Eigg’s not all it’s cracked up to he, say islanders

Residents oi Eigg claim the iiebridean island is being misrepresented to potential buyers.

Members of the Isle of Eigg lieritage Trust say the brochure, produced by estate agents Knight Frank, paints too rosy a picture of the island. The group was formed by the Scottish Wildlife Trust (SWT), the Highland Council and islanders to raise the £2 million asking price, a price which most observers think excessive.

Highland Council has organised an independent valuation and early indications put the true worth closer to £1 .1 million. It is also estimated that the island requires £1 million investment.

Despite the alleged overpricing, islanders fear being outbid due to the brochure which glosses over Eigg’s many problems.

Trustee Colin Carr says many of the advertised properties are in poor repair and claims pictures of forestry

in the brochure were taken in July 1991 and bear little resemblance to the current woodland, much of which has been sold for timber. The brochure also describes as vacant a property occupied by a Scottish Wildlife Trust warden for the last seven years.

‘Eigg is not nearly as idyllic and glossy as it appears in the Knight Frank brochure,’ Carr added.

ileports that the ilighland Council was planning to take legal action over misrepresentation of the island have been denied, although the Council has asked Knight Frank to ensure the island is described accurately.

‘We will be going through the brochure to see if there are any inaccuracies,’ said ilighland Council’s head of policy and research flick Writer. ‘I would be surprised if we were in a position to take legal action, but we could seek legal advice.’

Colin Strang-Steele, senior partner with Knight Frank, refused to

Eigg: Islanders claim brochure is misleading

comment on the allegations.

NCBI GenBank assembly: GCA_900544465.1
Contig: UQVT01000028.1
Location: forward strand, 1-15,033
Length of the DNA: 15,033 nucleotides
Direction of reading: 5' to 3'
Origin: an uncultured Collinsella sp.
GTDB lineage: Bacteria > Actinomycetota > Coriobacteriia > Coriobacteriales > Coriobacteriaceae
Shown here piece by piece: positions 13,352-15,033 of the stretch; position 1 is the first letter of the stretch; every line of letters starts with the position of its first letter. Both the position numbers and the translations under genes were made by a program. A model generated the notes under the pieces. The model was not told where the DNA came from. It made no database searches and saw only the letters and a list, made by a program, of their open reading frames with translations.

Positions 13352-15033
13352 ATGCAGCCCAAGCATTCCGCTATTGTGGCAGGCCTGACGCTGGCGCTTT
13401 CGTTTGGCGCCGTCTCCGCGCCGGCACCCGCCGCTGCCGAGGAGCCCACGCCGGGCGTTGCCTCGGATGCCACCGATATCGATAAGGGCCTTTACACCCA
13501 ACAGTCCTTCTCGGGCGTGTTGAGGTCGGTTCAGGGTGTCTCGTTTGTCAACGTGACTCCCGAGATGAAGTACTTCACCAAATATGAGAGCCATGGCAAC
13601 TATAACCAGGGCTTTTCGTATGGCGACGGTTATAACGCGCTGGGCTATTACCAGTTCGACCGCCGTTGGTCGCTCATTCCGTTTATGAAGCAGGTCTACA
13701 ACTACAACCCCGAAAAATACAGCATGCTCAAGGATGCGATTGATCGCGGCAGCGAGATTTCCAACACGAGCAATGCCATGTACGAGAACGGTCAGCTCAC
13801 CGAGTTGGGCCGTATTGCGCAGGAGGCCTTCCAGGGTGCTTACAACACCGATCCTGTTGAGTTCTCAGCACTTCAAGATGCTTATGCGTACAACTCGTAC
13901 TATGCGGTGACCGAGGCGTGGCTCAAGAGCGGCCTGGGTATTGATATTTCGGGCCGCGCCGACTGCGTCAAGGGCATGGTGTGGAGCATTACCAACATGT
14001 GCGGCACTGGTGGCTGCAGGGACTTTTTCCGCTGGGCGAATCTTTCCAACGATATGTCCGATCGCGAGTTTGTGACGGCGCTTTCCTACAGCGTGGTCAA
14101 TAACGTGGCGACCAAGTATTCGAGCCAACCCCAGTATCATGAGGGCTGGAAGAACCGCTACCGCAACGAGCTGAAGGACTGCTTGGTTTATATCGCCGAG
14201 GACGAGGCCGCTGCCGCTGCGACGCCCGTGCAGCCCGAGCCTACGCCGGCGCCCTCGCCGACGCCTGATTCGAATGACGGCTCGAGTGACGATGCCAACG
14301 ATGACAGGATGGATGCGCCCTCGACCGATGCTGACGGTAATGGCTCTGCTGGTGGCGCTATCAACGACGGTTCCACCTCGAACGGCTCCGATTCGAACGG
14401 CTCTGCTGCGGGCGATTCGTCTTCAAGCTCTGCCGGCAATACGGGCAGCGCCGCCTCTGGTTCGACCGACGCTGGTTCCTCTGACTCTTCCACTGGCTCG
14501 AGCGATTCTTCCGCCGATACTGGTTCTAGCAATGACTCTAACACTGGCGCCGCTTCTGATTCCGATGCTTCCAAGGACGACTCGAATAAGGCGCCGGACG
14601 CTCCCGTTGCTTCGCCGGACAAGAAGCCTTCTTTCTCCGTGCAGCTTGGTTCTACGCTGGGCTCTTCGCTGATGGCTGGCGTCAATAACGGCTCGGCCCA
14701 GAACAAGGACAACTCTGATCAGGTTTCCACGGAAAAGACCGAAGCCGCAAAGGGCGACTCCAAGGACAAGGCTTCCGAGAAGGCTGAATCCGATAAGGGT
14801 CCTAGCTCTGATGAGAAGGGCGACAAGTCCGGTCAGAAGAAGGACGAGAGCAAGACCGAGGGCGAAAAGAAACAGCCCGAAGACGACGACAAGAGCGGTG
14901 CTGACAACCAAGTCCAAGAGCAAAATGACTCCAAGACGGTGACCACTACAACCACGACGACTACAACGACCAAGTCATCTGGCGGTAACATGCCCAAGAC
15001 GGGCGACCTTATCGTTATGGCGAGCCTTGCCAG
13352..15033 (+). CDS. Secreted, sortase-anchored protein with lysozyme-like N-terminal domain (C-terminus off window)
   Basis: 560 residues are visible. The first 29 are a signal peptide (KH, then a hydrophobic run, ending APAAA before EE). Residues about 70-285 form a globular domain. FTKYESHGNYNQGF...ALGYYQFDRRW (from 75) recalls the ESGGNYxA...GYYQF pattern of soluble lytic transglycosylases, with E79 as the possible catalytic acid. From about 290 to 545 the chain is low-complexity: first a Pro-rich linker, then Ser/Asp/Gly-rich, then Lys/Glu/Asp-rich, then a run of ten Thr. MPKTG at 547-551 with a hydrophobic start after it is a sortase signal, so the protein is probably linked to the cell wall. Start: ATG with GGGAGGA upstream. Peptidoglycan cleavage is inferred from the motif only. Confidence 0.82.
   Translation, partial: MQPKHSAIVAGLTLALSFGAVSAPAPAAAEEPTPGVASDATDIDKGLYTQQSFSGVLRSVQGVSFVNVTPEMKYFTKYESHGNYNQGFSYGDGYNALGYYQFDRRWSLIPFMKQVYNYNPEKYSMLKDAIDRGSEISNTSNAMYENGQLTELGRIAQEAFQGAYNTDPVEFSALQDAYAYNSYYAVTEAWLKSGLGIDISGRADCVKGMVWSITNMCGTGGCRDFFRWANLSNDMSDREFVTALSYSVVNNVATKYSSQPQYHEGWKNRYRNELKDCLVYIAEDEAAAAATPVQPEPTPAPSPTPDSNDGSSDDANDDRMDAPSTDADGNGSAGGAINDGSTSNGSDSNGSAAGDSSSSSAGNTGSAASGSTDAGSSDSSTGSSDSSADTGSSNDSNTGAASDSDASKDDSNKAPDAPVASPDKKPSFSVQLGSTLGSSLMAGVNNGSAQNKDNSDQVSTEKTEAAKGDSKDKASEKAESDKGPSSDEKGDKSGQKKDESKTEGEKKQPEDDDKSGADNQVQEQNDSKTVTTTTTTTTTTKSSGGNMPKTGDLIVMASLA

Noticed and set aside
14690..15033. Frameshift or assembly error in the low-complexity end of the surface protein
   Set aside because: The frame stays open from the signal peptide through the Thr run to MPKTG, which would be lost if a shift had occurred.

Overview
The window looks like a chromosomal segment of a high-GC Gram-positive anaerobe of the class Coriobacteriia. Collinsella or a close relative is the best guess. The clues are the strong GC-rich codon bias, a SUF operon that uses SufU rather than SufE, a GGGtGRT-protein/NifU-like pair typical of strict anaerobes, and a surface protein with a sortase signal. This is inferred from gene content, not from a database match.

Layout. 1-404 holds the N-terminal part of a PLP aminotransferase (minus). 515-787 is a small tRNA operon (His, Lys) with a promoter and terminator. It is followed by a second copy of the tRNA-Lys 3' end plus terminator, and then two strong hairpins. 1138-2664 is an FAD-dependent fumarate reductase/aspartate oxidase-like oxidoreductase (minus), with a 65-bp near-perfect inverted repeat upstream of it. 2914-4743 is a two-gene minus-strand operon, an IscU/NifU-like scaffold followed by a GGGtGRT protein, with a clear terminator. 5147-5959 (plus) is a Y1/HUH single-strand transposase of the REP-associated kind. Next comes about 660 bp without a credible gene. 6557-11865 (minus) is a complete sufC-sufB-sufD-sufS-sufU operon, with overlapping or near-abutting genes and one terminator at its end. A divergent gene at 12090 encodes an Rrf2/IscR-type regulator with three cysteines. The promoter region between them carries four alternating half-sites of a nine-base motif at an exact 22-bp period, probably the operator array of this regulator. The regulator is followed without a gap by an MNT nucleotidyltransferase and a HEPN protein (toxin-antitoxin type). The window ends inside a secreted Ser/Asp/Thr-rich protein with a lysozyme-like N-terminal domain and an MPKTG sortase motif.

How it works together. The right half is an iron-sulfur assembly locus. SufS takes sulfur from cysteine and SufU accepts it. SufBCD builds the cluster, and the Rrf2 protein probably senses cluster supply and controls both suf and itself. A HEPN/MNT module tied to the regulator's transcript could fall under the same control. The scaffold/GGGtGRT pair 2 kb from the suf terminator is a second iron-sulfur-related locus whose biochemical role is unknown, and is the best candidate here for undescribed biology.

Fears are growing that Eigg will attract a foreign buyer unaware oi the island’s problems. The present owner, reclusive German artist Marlena, bought Eigg iiiteen months ago for $1.5 million but is now eager to offload it. ‘it’ll go to the highest bidder,’ said Stan Blackley, spokesman for the SWT. ‘ii an Arab sheik or US money-launderer comes along with the right money they can have Eigg.’ (Peter floss)

‘Good sauna guide’ sparks heated debate

An extraordinary new guide to Britain's saunas has angered women in Glasgow and Edinburgh with its frank reviews of the services on offer.

While unlikely to be found at your local newsagent. McCoy's British Massage Parlour Guide is the definitive, not to say the only, work of its kind. Considering the exhaustive research which has gone into the book it might be seen as a snip at £l0.

in a conscientious quest for accuracy. George McCoy researched all 370 premises himself. on an odyssey which took him throughout Britain. from Somerset to Glasgow. ‘I would have

continued.‘ he claims. ‘But red light establishments don‘t seem to exist any further nonh.’

The subjectivity of the ratings make the guide quirky to say the least. and McCoy admits he couldn‘t afford to try out the services in most saunas. He rates them on appearance of staff; performance; ease of access and decor.

Two establishments. one in Edinburgh and one in Glasgow. are highly recommended. Others are less happy with reviews such as: ‘Staff presentable but nothing special‘ and ‘not unattractive, but older than average.‘ The latter - awarded to a sauna in

Leith. Edinburgh - sparked criticism from the owner.

The woman. who would only be identified as ‘Lula‘ said McCoy's views were unreliable. ‘lf he didn’t stay long enough to experience the services. I don’t think his impressions are valid. The staff change from night to night and anyway the older staff are often the most popular.‘

The only problem for author George McCoy is he can't find a place to sell the photocopied booklet. ‘Newsagents don‘t know how to categorise it. Distribution is proving difficult.‘ he explained. (Conchita Pinto)

Theatres unite against franchise scheme

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Wildcat: Poor festival reviews followed by new threat

Scotland's iive touring theatre companies have united in opposition to cuts which could force at least two to close, prompting fears oi a ‘clvil war’ for funding.